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Sat October 12, 2013
Powerful Cyclone Barrels Toward India's East Coast
Strong winds and heavy rains pounded India's eastern coastline Saturday, as hundreds of thousands of people took shelter from a massive, powerful cyclone that was expected to reach land in a few hours.
The skies were dark — almost black — at midmorning in Bhubaneshwar, the capital of Orissa state and about 100 kilometers (60 miles) from the coast. Roaring winds made palm trees sway wildly, and to the south, seawater was pushing inland.
By Friday evening, some 600,000 people had been moved to higher ground or shelters in Orissa, which is expected to bear the brunt of the cyclone, said Surya Narayan Patro, the state's top disaster management official.
About 12 hours before Cyclone Phailin's expected landfall, meteorologists held out hope that it might hit while in a temporary weakened state. But no matter what, it was forecast to be large and deadly. Satellite images showed the cyclone filling nearly the entire Bay of Bengal, an area larger than France.
"A storm this large can't peter out that fast," said Ryan Maue, a meteorologist at Weather Bell, a private U.S. weather firm. "There's nothing to stop it at this point."
Maue said that even in the best-case scenario there would be a storm surge of 7-9 meters (20-30 feet).
A storm surge — the giant wall of water that that a cyclone blasts ashore — is the big killer in these storms, even more than winds.
The storm already has been large and powerful for nearly 36 hours, and those winds have built up tremendous amount of surge, Maue said.
Officials canceled holy day celebrations and stockpiled emergency supplies in coastal Orissa and Andhra Pradesh states.
The Indian Meteorological Department warned that Phailin was a "very severe cyclonic storm" that was expected to hit with maximum sustained winds of 210-220 kilometers (130-135 miles) per hour.
However, the U.S. Navy's Joint Typhoon Warning Center in Hawaii forecast maximum sustained winds of 269 kph (167 mph), with gusts up to 315 kph (196 mph).
Indian officials also made less dire predictions about the storm surge, saying only that it would be at least 3 meters (10 feet) high.
In Bhubaneshwar, government workers and volunteers were putting together hundreds of thousands of food packages to be distributed at relief camps.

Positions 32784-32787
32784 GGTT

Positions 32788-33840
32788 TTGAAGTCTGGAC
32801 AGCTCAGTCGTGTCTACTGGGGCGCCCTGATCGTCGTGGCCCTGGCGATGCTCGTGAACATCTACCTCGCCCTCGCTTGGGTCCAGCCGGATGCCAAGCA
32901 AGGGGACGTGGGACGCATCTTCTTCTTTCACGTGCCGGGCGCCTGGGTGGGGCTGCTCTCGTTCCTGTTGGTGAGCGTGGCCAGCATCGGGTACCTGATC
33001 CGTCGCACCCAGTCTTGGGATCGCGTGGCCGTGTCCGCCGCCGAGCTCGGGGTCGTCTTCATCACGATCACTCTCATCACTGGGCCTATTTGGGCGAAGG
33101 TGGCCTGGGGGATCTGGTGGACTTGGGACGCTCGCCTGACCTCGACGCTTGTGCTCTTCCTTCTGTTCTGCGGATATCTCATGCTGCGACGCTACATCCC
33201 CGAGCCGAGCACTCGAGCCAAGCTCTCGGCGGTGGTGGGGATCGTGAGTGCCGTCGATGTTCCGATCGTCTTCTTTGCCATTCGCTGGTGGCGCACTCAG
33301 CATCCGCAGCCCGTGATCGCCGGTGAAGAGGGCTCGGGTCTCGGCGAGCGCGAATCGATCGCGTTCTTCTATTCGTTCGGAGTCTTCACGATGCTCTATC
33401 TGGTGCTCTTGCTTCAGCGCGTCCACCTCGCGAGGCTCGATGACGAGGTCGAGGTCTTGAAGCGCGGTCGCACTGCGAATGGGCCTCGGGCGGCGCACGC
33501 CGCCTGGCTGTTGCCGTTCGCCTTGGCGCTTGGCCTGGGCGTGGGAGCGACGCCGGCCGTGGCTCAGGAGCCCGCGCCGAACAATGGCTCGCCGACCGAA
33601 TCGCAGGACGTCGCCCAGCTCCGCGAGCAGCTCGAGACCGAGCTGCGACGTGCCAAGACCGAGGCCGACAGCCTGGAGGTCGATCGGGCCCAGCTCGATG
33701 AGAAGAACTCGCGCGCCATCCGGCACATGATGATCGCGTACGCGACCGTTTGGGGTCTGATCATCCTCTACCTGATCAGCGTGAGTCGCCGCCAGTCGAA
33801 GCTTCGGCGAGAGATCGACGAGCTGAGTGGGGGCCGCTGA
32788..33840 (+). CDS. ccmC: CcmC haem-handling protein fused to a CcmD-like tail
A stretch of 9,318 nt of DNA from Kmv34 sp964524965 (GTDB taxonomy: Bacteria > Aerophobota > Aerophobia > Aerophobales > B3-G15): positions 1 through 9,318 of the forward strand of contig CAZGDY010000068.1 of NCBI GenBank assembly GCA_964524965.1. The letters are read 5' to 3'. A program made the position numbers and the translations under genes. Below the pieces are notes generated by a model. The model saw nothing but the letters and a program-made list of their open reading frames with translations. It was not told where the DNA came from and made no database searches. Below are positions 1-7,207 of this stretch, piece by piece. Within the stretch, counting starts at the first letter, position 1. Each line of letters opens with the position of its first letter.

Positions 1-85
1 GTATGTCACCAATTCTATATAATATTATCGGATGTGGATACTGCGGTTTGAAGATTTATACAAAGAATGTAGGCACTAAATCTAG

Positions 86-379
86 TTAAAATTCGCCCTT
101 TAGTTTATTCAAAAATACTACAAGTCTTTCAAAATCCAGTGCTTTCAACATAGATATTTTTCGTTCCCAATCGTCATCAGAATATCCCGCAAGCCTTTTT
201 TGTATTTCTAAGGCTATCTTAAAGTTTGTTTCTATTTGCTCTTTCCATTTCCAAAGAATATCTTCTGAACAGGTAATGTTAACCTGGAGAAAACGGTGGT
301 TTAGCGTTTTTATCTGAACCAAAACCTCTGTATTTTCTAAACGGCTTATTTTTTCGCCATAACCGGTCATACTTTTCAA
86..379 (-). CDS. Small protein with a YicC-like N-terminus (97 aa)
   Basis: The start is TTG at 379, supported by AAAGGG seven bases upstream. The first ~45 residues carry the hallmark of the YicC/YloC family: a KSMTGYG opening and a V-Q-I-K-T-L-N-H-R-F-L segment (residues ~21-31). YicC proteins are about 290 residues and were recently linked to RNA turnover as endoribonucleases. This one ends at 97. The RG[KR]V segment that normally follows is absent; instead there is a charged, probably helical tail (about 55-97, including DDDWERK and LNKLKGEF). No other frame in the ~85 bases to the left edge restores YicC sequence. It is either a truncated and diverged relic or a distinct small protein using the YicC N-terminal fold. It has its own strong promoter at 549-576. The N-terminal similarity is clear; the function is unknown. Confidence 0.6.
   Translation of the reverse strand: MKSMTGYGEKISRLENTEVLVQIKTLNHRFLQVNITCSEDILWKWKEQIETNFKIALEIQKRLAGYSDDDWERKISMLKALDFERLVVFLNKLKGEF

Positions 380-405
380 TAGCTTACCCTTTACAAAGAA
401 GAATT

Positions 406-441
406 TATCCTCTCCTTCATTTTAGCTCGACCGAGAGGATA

The state's top official, Chief Minister Naveen Patnaik, appealed for people to cooperate with officials as they order people to leave their homes.
"I request everyone to not panic. Please assist the government. Everyone from the village to the state headquarters have been put on alert," he told reporters.
In Paradip, the Orissa port city hammered in a 1999 cyclone, at least seven ships were put to sea to ride out the storm, with other boats shifted to safer parts of the harbor, officials said.
U.S. forecasters repeatedly warned that the storm would be immense.
"If it's not a record it's really, really close," University of Miami hurricane researcher Brian McNoldy told The Associated Press. "You really don't get storms stronger than this anywhere in the world ever. This is the top of the barrel."
To compare it to killer U.S. storms, McNoldy said Phailin is nearly the size of Hurricane Katrina, which killed 1,200 people in 2005 and caused devastating flooding in New Orleans, but also has the wind power of 1992's Hurricane Andrew, which packed 265 kph (165 mph) winds at landfall in Miami.
If the storm continues on its current path without weakening, it is expected to cause large-scale power and communications outages and shut down road and rail links, officials said. There would also be extensive damage to crops.
Patro said tens of thousands of more people will be moved to safer areas before the cyclone hits. "No one will be allowed to stay in mud and thatched houses in the coastal areas," he said.
The government also began evacuating 64,000 people from the low-lying areas of three vulnerable districts in neighboring Andhra Pradesh state, said state Revenue Minister N. Raghuveera Reddy.
The sea had already pushed inland as much as 40 meters (130 feet) in parts of Andhra Pradesh.
Officials have been stockpiling emergency food supplies, and setting up shelters for people expected to flee the heavy winds and rains. The Indian air force said four transport planes and 18 helicopters were being kept ready for relief operations in the region.
What makes this storm so fearsome is that there's no wind shear to weaken it and the water that is fueling it is warm and deep, McNoldy said. Those are the ingredients for a record storm.
The Bay of Bengal has been the scene of some of the deadliest storms in recent history. The 1999 Orissa cyclone, which was similar in strength to Phailin, killed 10,000 people.